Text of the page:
Doctor of Philosophy (PhD)
Faculty of Science
Dr. Tobias Krettenauer
Researchers in moral psychology have initiated projects to investigate moral identity; however, they agreed that a precise definition and methodology of moral identity has been lacking in establishing the value of this new area. One of the challenges is that cultural explorations of moral identity are absent. Moral identity may take different forms in different cultures, or play an important role in morality in some cultures but not in others (Hardy & Carlo, 2005). The present dissertation was aimed at investigating how Western Canadian and Eastern Chinese cultural orientations relate to moral identities. Three studies were conducted.
In the first study, I introduced a new empirical approach for assessing moral identity to establish a culturally inclusive list of prototypical conceptions of a highly moral person. It provided a foundation for Studies II and III. The new empirical approach combines several features of moral identity measures that have not been integrated into a coherent approach. The new approach starts from Western individuals’ prototypical conceptions of a highly moral person. Because there is no previous Chinese study using this approach to study moral identity, a free listing of the self-importance of moral attributes was used to generate culturally exclusive attributes, which were then combined with the Western moral attributes to create a culturally inclusive list of attributes to describe a highly moral person.
In the second study, I examined similarities and differences in moral identity between Canada and China in the contexts of family, school and community/society. Cultural differences in self-importance of moral identities in each context, cross-context differentiation in moral identity, as well as relative importance of value-domains for defining a person’s moral identity were examined. In both cultural groups, Benevolence and Universalism-tolerance were selected and rated as the cores of defining a moral person. In addition to the core of moral identities, Chinese participants defined a highly moral person more broadly than Canadian participants. With regard to the context, Chinese participants rated the mean level of moral identity more importantly in the context of school and the context of community/society than Canadian participants. Canadian participants’ moral identities on average were more differentiated (less interrelated) across the three contexts than Chinese participants.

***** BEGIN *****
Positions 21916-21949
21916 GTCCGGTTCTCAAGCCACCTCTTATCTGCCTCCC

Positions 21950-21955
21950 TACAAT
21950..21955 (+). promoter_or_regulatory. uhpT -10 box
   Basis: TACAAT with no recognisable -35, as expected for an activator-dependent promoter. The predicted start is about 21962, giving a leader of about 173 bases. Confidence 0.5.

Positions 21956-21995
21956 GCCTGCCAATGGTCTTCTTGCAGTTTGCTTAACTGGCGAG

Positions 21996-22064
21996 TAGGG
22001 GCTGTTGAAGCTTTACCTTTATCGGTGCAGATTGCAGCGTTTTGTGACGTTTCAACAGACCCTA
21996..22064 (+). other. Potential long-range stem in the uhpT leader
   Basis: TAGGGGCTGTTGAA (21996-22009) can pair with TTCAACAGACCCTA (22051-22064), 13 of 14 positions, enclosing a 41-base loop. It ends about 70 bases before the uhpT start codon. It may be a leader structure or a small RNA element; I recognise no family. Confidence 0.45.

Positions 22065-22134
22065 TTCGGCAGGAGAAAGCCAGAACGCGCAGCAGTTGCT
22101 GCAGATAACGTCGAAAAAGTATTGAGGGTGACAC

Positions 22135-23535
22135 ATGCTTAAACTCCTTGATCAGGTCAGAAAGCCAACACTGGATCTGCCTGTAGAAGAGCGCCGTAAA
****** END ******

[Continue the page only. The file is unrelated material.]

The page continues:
In the third study, I focused on a sample of bi-cultural Chinese Canadians to extend the investigation of the socio-cultural impact on moral identity. In general, it was found that Chinese-Canadian mean levels of moral identity and value domains were more similar to European Canadians than to Chinese in China. This finding supports the notion of acculturation, with each person’s heritage self-concept being shifted a little over time and acculturated to the norms of mainstream culture. In addition, neither length of residency in Canada nor immigration status predicted the mean-level of moral identity. Only mainstream acculturation remained a significant predictor.
Across these studies, a key finding seemed to be the critical role that moral identity has some similarities between Eastern and Western cultures, yet it has a different definition to people and is used in varying levels of degrees from one culture to another. The studies provided invaluable insight into the relative role of identity in the domain of morality across cultures.
Jia, Fanli, "Moral Identity from Cross- and Bi-cultural Perspectives" (2016). Theses and Dissertations (Comprehensive). 1837.